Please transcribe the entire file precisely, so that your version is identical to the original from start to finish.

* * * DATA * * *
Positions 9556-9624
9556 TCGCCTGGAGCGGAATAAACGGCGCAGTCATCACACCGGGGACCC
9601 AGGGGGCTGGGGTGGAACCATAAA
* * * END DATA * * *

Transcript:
Positions 9556-9624
9556 TCGCCTGGAGCGGAATAAACGGCGCAGTCATCACACCGGGGACCC
9601 AGGGGGCTGGGGTGGAACCATAAA